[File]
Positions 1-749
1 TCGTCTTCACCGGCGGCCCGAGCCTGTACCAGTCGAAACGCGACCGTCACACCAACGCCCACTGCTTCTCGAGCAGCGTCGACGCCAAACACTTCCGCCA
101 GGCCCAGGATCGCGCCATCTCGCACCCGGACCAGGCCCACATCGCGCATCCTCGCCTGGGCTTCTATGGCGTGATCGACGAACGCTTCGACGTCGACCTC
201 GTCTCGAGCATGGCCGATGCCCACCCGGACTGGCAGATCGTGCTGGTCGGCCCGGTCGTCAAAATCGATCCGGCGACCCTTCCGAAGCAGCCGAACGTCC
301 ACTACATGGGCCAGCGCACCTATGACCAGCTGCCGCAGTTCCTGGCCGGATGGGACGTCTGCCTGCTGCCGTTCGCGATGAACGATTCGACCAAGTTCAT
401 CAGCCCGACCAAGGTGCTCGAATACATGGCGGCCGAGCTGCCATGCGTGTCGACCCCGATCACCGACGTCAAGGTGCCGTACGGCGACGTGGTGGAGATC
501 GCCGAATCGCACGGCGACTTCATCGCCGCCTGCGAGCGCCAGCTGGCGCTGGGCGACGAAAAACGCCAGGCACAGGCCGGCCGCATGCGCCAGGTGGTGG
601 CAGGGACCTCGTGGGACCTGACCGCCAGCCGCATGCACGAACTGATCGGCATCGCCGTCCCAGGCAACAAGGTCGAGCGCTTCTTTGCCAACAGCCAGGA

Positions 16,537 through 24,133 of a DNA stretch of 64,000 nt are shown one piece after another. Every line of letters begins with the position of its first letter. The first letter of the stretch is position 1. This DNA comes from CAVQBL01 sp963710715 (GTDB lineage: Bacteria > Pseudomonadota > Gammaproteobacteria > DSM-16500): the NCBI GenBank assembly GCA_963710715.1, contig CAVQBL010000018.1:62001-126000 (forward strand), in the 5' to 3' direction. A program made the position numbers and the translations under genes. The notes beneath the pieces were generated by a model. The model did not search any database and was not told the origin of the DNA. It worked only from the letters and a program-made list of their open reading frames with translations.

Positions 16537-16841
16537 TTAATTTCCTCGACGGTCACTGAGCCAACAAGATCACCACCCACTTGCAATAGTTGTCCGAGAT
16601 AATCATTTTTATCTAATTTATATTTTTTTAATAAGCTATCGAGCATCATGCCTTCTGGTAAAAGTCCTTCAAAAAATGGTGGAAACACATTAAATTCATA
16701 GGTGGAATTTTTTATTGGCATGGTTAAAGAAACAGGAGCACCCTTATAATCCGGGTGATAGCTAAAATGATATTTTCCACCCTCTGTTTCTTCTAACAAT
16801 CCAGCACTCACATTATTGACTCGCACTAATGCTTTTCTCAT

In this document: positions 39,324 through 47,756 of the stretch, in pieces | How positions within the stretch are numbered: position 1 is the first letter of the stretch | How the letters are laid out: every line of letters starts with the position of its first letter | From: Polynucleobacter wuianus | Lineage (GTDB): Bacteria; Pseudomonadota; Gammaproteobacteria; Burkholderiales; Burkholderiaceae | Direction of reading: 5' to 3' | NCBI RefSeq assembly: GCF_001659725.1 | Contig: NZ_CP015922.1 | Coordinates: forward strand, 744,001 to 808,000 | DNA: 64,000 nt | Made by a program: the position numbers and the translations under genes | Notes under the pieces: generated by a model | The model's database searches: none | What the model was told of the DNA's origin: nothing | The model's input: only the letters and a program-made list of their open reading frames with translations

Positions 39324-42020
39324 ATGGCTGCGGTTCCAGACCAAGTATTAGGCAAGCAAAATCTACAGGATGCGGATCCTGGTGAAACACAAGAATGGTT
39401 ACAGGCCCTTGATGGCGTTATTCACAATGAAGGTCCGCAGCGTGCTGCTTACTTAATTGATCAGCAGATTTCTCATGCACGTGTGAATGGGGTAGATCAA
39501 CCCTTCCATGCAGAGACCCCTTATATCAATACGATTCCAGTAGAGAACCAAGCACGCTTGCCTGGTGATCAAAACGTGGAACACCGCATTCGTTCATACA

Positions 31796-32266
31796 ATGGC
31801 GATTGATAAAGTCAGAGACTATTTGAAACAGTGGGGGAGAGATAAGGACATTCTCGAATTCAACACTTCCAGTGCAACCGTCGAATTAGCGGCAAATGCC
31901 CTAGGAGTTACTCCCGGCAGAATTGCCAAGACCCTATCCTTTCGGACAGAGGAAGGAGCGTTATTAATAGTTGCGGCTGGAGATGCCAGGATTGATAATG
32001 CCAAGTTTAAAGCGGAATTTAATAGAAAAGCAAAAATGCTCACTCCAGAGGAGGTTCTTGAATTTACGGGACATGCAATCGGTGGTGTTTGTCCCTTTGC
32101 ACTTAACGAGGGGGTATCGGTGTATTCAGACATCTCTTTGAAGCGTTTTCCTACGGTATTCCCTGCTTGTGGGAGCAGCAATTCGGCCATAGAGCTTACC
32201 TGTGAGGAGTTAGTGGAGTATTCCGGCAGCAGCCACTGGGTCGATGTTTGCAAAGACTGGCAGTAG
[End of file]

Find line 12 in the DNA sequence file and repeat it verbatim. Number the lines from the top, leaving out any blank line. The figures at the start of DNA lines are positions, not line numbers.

16601 AATCATTTTTATCTAATTTATATTTTTTTAATAAGCTATCGAGCATCATGCCTTCTGGTAAAAGTCCTTCAAAAAATGGTGGAAACACATTAAATTCATA